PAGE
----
It looks to me that canberra market is heating up again, or somewhat more so than before, the sale listings are fewer, each day, and they are marked with sold in record time , I have no real evidence of this in true numbers but when you look and watch the all homes site every day for 10 years you get the gist of whats happening around here. But i suppose in three months time somone will read the paper and believe its true.... after it happens ? .:rolleyes:
Hi Craig,

You-re right. I've been looking for last 12 months for my first ppor, and have noticed that since mid-jan this year:

* for sale signs have been replaced with for lease signs
* not much stock on r/e windows, if they are then they've been sold ages ago and are after content (ie stock) to make the windows look full
* over the last 8 weeks my husband and i have been playing a game where as soon as we see a a new property appear on all homes we forecast how many days (ie 2-3-4??) until it is stamped under offer.
* we go to auctions/ open house and the proportion of tyre-kickers are quite small. cross-section of the market represented too. the r/e is the new celebrity chef in da berra.
*apartments that were sold 8months ago in civic are now on the market again for 120-150k more (proerty market equivalent to short-selling i guess)
*apartments that sold 3 months later appearing in the rental market for outragous prices- who are these tenants, surely there must be a tipping point, you can't have 10 students sharing a 2bedroom apartment??
*buyers bidding 10-15% more than the asking price. Do they not know about value, perceived value, and buying strategy? this part concerns me bc i know people who have looked at 550k apts, offered at 570k as a starting price then wonder why they end up paying 620k for a 2 bedroom when they are buying privately (ie not at auction)...

i've been looking at this from both renter and buying perspective, as at one stage recently we were so despondent with the market (ie quality of housing- don't really want to buy an ex-govie 2 bedroom dump for 670k in curtin as a first home) that i was considering moving to a newer proeprty to rent (our current house is falling apart despite telling the landlord) but couldn't justify $700pw rent for a 2 bedroom apartment close to our work, school etc.
Definitely agree. Even in MacGregor here, where new houses are somewhat overpriced IMHO, places that shouldn't sell for that high a price are. On my best estimate my PPOR would have increased around 40k-50k in the last 7 months.
my partner and i have done up a home to buy , its currently in a sub lease environment, the previous/current owner was getting 375 wk we spent 6k on it and improved the value to 500k or so and we rented it for $500 wk with a two year lease , she wanted a five year lease at first??? and we still have the one in the backyard to build it should cost us $150k to build and we expect $550wk for this one total cost we hope to be , $575 for the two 4 beddies , ;)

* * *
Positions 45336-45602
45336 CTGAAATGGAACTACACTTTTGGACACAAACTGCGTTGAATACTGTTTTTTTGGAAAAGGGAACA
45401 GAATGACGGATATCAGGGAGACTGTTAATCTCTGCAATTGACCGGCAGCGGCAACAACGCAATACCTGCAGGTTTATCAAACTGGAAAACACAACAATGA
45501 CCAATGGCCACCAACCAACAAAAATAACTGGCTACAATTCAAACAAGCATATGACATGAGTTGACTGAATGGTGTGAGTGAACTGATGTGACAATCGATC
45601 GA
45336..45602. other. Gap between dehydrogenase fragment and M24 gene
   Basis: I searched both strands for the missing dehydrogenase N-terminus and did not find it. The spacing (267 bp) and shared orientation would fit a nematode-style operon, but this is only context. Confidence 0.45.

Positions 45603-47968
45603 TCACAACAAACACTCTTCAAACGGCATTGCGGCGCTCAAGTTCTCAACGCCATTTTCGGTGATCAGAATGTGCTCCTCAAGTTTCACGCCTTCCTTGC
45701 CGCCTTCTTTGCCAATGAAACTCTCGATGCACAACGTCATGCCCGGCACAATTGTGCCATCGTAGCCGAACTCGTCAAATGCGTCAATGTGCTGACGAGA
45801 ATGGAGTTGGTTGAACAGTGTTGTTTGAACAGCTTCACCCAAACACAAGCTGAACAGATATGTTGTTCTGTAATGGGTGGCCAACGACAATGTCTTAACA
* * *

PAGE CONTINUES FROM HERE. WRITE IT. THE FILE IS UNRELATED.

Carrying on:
Interesting Craig. Having been a renter for 20 years (but not for longer..!!) there has always, ALWAYS been a rental vacancy problem in Canberra. ie demand has ALWAYS exceeded supply. There will always be a rental market (students, public service graduates, gen x-ers who insist on renting in the inner north and hope to buy a first home for 700k, interstaters on postings here for work). My point about a moment when people don't want to pay 700pw for a 2 bedroom is that at that stage they'll rent for 12 months and start looking- broadening their horizons (perhaps buy). But at the middle of the range rentals, you will always get people, and if you can secure at 2 years then better than having a new tennant every 6 months.

Canberra and surrounds is just such a different environment to other parts of Australia. As a renter and as a I'er, or home owner. I wish I'd been more astute in my 20's and bought a workers cottage in Ainslie back in the 90's and rented out the 2 rooms to help pay the mortgage. But oh nO, I didn't want the financial commitment!! So am determined to catch up (lots of work to do but I'll get there) and intend to own 3 IPs within the next 5 years (here in da berra region, syd, and o/s). I guess hindsight is a wonderful (or depressing) thing, but we make decisions on what is best for us at that stage in our life. I had fun in my 20s, worked like mad to the point of exhaustion over the last 7 years, but it's now time to knuckle down and work smarter not harder.

PS- I only joined this forum yesterday, and it just hit me writing these posts tonight that as of yesterday we OFFICIALLY BECAME HOME OWNERS- hope all you IP-heads can for a moment find time to remember when you first owned a property. Whether it be your first home, or IP....
Hi all,

Yeah I've noticed the heat as well and I even commented on it in another thread only last week.

I've actually given up on thinking of buying anything in Canberra at the moment as i don't think the value is there. The cost of entry is too high.

I saw a 3bedroom unrenovated ex-govvie in Dickson go for 680k the other day. Also saw an ex-govvie in Downer that had been renovated into 4 bedroom but still only one bathroom and toilet and single garage. It's going up for Auction and the agent predicts 680 or so for that one. Who really knows. But that is a lot of money and i really don't know who is paying such prices and how they are paying.

I noticed that Charnwood houses are now hovering around 400k and for anyone who knows Canberra, Charnwood is not the ideal place to buy into. Also Kambah pricing has really gone through the roof too as people are starting to go there as Woden Valley housing has become too expensive for the average family.

There may be plenty of people in Canberra on relatively high incomes, but there are still people on lower incomes - ie teachers, shop assistants, service industry etc. I'm puzzled as to how these people can afford to pay for the high rents, and even contemplate on buying a place.

Sure - they may be buyng or renting the small house and land packages in Macgregor for 360-400k, but these places are still commanding very high rents. So how are families in the lower demographics affording these, and how are they getting their deposits etc?